There is a lot of information out there that already exists about how to utilize OSD but I thought I would add mine to the list as well in the hopes that it will help to make somebody’s life easier when it comes to deploying operating systems within their environment.
This is the first blog in a series to come and this time I’m going to focus only on what SCCM OSD can do for you and your IT infrastructure.
OSD gives us great flexibility in the way that we deploy our Operating Systems and images. I’ll summarize a few of the key things at a high level here and I will write about each one of these items in more detail in upcoming articles.
OSD gives us the ability to take an install CD (e.g. Windows 7) and use those source files to install a reference image right from scratch. This is a fantastic feature as it allows us to easily automate the process of installing a baseline Operating System. Once the OS is built we can use Task Sequences to customize our “vanilla” OS installation and to re-capture that computer as a reference image for later deployments.
Why is this so great? Once you have the process configured the way you like it, then it allows us to build out a reference computer in a consistent, reliable way that virtually eliminates human error. It will also save hours of frustration from IT staff that will no longer have to build a reference computer manually each time a change is made or testing a new deployment fails.
When we say “bare-metal” we mean that the computer does not have an existing Operating System installed already. SCCM OSD gives us the ability to deploy an Operating System image to a bare-metal computer in several ways.
We know now that we can use SCCM to deploy an image to a PC that did not already have an OS installed, but what if the computer already had an OS on it. Simple, we can deploy to that too. In fact, it’s very similar to distributing any other software to an existing SCCM client as all we have to do is advertise that Task Sequence to a particular computer.
Whether we are imaging a bare-metal machine or performing an upgrade of an existing OS, SCCM gives us the ability to transfer user state from the old PC to the new PC. SCCM allows us to do this using a State Migration Point (another SCCM role) in combination with the User State Migration Tool (USMT).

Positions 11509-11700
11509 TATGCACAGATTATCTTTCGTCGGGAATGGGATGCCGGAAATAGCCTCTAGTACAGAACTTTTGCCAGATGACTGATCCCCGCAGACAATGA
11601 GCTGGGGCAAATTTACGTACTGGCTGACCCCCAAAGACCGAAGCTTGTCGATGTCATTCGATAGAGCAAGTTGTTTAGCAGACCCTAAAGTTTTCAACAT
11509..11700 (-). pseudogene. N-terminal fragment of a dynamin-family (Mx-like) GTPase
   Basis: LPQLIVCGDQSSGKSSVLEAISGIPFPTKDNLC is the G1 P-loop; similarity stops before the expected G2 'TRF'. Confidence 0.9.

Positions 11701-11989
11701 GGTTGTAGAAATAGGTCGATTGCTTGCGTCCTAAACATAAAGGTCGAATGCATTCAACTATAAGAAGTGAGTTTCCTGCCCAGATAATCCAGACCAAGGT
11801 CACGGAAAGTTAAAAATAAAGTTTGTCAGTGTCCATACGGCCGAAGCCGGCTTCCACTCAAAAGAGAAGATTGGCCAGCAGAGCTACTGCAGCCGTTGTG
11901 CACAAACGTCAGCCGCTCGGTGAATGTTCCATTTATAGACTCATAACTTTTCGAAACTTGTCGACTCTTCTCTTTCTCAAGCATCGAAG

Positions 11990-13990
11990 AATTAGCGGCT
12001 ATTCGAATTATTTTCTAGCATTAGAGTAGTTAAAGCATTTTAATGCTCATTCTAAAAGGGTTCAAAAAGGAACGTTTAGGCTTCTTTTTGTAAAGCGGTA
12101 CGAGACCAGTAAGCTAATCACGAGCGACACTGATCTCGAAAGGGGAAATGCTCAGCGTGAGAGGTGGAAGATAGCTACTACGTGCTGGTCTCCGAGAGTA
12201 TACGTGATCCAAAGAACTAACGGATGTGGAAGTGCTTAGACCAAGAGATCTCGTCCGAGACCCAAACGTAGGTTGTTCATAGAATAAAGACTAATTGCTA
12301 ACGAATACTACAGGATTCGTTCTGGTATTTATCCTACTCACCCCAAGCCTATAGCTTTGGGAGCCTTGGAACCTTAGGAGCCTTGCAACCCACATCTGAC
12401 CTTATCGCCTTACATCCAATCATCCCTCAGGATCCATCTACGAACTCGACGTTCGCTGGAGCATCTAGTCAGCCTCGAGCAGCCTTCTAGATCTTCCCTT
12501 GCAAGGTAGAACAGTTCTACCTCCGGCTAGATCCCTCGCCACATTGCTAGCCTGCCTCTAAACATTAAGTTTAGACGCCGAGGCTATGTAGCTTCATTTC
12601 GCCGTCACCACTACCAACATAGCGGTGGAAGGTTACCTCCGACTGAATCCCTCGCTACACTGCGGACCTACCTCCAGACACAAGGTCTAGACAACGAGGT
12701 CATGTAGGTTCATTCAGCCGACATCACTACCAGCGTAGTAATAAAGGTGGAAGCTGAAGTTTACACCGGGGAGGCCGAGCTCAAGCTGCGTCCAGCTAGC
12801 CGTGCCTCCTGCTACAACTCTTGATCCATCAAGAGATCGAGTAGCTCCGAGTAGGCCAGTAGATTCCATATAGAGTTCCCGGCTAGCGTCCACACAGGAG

One of the first questions you might have is “what exactly is defined as user state?”
In terms of USMT, user state can be defined as the following:
A more thorough explanation of what USMT is capable of can be found here.
In my opinion, Task Sequences are what sets SCCM apart when it comes to OSD. Task Sequences give us the flexibility to perform a series of steps during deployment that is completely customizable to the needs of the IT organization.
There are already several built-in steps that can be used in Task Sequences, such as the following:
And there are many more that come with SCCM out of the box, but for anything that isn’t there we can use a task sequence for running our own scripts as well. This makes the possibilities virtually limitless when it comes to customizing the deployment to suit the needs of any IT organization.
Another cool feature of using OSD within SCCM is it allows us to integrate it with the Microsoft Deployment Toolkit. Once we have integrated with MDT, there will be some additional Task Sequence steps that we can use in our deployments to do some pretty cool things such as:
Integrating MDT with SCCM is not mandatory. We can create very complex deployment scenarios just by using the features included with SCCM by default. However, I recommend to everybody that they should at least check out which options are available to them.
I hope this gives a good summary of some of the cool things that OSD can do for any IT organization. Over the next while, I plan to dive in to each area in more depth and provide some examples of how to effectively use SCCM OSD to deploy images.